BAE's Taranis UAV has been getting ready for the Farnborough International Airshow 2014. This video isn't showing anything new, but I think I'll always get a kick out of seeing these stealthy robojets flying around.

[ Taranis ]



Flying drones with a first-person view system is becoming more and more popular. But now some guys in the U.K. decided to use a drone to give a driver a third-person view of his car—while he's driving it! It's just like a video game, but you're driving a real car in a real course. Don't try this in a public road!

Via [ Engadget ]



Pal Robotics has a new mobile base that's ROS, uh, based, if you have a robot that you need to mobilize:

[ PAL Robotics ]



This week we reported that Harvard researchers have built a swarm of one thousand robots. The roboticists at Georgia Tech's GRITS Lab don't have that many robots but looks like they're having enough fun with their swarms. 

This video highlights the work on multi-agent robotics at the GRITS Lab at the Georgia Institute of Technology. By drawing inspiration from the world around us, different ways of interacting with the robots are discussed, with control theory playing a key role for making the human-swarm interactions happen.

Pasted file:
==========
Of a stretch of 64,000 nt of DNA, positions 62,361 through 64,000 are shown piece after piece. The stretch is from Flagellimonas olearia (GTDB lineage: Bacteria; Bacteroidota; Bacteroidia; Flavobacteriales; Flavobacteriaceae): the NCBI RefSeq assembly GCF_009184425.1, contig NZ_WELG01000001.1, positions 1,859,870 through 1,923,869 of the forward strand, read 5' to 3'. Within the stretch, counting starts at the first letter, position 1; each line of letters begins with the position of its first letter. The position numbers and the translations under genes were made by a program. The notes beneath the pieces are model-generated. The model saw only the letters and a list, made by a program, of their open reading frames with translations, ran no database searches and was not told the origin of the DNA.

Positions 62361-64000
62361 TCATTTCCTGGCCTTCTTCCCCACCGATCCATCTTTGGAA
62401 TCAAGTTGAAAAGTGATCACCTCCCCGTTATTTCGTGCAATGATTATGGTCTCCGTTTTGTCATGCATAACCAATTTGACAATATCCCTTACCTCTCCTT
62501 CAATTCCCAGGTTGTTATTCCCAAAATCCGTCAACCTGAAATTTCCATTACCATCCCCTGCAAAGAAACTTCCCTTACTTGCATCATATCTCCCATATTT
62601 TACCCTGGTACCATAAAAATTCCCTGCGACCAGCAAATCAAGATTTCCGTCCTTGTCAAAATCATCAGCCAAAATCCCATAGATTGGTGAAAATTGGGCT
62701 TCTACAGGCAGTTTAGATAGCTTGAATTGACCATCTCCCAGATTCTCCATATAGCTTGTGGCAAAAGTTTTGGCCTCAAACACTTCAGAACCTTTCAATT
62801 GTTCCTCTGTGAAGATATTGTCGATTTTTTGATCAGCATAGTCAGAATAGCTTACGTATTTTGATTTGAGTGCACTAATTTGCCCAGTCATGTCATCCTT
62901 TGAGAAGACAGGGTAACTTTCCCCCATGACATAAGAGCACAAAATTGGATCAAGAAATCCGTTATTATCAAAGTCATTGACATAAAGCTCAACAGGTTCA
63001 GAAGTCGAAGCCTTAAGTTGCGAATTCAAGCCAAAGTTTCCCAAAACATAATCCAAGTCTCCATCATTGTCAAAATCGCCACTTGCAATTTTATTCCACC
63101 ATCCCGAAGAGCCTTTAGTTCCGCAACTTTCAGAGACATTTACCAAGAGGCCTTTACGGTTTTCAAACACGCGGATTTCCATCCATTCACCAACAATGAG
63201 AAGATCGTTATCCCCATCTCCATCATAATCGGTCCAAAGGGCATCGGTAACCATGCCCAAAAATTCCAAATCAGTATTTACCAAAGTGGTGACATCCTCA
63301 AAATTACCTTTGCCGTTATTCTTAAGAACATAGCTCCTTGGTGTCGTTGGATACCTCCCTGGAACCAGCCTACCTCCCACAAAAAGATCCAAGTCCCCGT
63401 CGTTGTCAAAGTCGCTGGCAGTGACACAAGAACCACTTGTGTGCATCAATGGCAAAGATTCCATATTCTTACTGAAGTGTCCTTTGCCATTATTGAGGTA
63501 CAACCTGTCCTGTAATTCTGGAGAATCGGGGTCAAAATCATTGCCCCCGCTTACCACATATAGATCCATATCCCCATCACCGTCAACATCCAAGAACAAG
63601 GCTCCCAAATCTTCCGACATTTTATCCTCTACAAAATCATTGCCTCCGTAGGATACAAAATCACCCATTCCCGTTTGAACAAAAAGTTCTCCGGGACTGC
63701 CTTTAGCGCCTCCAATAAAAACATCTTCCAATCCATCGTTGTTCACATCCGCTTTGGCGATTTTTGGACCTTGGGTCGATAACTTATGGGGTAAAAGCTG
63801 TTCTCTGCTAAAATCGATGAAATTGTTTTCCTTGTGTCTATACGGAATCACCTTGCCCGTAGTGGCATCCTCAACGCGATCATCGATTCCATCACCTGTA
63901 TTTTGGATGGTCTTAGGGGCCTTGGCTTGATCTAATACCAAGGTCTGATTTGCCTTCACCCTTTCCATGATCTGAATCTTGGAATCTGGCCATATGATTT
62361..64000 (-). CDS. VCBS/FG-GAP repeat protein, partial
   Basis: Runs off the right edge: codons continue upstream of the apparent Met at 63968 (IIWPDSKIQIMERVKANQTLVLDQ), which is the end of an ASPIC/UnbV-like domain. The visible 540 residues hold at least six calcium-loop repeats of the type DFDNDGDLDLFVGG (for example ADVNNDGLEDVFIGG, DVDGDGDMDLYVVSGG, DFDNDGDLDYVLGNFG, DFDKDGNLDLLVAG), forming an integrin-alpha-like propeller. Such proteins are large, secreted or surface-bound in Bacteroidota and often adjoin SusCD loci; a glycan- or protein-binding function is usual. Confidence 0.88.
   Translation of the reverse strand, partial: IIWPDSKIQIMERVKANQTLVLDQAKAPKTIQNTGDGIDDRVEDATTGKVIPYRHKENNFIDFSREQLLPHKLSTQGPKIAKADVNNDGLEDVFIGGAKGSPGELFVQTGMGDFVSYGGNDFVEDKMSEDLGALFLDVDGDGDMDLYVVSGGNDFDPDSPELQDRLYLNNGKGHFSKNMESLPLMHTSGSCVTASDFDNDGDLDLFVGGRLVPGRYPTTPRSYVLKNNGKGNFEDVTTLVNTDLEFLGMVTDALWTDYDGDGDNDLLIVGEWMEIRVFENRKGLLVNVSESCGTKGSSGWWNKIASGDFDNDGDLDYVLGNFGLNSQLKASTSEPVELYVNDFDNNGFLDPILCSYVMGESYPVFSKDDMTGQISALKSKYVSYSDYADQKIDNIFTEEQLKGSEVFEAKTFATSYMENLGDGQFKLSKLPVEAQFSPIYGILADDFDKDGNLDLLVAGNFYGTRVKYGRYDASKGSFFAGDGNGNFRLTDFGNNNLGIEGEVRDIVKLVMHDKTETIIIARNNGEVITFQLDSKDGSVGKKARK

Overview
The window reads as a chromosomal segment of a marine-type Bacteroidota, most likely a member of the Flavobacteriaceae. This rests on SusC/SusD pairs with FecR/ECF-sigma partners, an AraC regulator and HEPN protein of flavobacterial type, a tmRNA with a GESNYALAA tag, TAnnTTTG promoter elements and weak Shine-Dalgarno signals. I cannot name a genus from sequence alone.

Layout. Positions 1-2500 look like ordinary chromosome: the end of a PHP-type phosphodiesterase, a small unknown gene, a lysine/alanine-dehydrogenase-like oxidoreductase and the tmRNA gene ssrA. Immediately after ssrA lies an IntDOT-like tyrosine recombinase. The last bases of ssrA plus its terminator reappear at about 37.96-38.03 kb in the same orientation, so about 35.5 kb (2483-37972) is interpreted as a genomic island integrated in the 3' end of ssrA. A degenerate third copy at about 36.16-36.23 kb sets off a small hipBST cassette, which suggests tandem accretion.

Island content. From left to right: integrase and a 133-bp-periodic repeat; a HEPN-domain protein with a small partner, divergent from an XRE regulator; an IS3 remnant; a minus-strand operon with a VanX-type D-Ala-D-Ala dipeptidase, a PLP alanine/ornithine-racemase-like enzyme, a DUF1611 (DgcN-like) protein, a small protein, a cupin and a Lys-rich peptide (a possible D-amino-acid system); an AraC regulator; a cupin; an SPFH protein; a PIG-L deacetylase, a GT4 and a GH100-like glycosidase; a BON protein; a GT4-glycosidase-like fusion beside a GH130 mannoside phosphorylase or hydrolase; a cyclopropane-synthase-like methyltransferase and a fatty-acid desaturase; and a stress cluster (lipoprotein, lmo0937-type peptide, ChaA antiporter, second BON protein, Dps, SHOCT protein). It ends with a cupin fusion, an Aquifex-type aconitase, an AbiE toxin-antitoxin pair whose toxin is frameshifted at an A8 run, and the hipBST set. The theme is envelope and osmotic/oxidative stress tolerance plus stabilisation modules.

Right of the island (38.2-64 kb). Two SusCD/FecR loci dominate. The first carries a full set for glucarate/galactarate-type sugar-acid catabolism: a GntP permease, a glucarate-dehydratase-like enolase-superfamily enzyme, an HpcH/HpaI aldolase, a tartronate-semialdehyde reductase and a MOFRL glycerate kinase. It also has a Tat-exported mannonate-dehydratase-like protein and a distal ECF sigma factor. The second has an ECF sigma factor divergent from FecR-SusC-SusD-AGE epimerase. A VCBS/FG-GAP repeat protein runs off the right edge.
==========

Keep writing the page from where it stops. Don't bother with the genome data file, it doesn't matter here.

[ GRITS Lab ]



The reason to watch this hexapod video is because at 2:22, it does cartwheels. Sort of.

[ YouTube ]



This is only sort of a robot (more of an automated system, really), but it's so, mmmm, deliciously satisfying:

Also, this company also makes equipment that can MAKE CAKES UNDERWATER. Why? BECAUSE CAKES UNDERWATER:

[ Unifiller ]



Telepresence robots like the Beam let you be somewhere when travel or time constraints would make it not possible otherwise. And bringing experts into schools on-demand through a robot is a fantastic idea: